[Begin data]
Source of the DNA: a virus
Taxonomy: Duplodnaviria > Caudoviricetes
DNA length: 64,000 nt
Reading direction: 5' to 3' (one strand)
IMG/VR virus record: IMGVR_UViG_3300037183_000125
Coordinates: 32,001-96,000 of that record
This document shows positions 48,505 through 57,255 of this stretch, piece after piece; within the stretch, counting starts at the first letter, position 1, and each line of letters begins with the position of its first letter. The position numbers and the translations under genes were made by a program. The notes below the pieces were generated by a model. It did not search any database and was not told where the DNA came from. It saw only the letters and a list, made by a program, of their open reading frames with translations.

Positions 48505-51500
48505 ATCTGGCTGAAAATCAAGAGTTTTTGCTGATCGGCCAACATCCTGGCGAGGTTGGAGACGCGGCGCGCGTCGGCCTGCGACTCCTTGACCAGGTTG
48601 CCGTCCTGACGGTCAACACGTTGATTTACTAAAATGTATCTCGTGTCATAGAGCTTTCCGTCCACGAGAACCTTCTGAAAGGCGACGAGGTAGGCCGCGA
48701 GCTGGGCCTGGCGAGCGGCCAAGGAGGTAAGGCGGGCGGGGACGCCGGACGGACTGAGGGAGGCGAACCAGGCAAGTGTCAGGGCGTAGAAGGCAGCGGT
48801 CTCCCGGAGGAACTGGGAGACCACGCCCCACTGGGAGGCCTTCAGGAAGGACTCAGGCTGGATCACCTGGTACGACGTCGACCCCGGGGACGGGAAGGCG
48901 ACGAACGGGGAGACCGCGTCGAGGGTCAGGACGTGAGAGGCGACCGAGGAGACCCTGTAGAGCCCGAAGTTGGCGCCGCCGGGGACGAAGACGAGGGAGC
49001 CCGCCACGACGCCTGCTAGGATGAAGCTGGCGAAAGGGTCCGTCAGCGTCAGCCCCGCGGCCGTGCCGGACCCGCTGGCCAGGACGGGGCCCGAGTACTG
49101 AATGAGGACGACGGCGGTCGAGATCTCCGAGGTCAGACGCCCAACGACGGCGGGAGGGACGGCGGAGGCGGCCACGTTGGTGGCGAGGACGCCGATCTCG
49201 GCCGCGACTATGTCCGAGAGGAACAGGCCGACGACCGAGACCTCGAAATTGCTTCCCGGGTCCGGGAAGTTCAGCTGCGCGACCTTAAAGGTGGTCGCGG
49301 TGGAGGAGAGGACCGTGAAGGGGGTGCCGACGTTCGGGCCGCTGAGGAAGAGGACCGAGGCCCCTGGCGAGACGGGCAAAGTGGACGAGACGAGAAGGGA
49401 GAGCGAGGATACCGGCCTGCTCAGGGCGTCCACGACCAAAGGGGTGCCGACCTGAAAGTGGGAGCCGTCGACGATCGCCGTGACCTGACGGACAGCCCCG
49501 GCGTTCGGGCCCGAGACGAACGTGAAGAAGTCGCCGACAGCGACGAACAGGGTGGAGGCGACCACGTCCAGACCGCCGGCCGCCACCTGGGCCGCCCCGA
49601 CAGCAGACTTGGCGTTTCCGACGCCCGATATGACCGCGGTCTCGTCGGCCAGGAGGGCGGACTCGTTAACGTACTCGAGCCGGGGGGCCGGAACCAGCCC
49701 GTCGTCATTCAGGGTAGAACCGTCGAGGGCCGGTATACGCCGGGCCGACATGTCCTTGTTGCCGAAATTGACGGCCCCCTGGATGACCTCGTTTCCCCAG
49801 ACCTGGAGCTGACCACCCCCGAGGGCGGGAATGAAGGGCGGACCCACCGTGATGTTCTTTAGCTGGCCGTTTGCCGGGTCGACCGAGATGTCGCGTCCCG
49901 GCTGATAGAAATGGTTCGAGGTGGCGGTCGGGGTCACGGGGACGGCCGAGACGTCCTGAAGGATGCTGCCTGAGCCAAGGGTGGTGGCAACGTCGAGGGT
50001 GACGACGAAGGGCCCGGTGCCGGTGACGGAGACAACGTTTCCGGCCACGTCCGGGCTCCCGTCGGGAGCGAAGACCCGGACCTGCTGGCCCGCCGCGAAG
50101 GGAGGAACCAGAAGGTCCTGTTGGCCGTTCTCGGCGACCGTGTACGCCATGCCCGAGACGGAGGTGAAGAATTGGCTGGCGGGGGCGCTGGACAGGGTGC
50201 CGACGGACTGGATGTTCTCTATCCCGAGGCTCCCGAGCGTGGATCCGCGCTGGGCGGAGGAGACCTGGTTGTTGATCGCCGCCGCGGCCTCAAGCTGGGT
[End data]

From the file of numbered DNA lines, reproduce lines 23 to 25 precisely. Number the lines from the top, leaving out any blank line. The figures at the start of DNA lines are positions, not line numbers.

49901 GCTGATAGAAATGGTTCGAGGTGGCGGTCGGGGTCACGGGGACGGCCGAGACGTCCTGAAGGATGCTGCCTGAGCCAAGGGTGGTGGCAACGTCGAGGGT
50001 GACGACGAAGGGCCCGGTGCCGGTGACGGAGACAACGTTTCCGGCCACGTCCGGGCTCCCGTCGGGAGCGAAGACCCGGACCTGCTGGCCCGCCGCGAAG
50101 GGAGGAACCAGAAGGTCCTGTTGGCCGTTCTCGGCGACCGTGTACGCCATGCCCGAGACGGAGGTGAAGAATTGGCTGGCGGGGGCGCTGGACAGGGTGC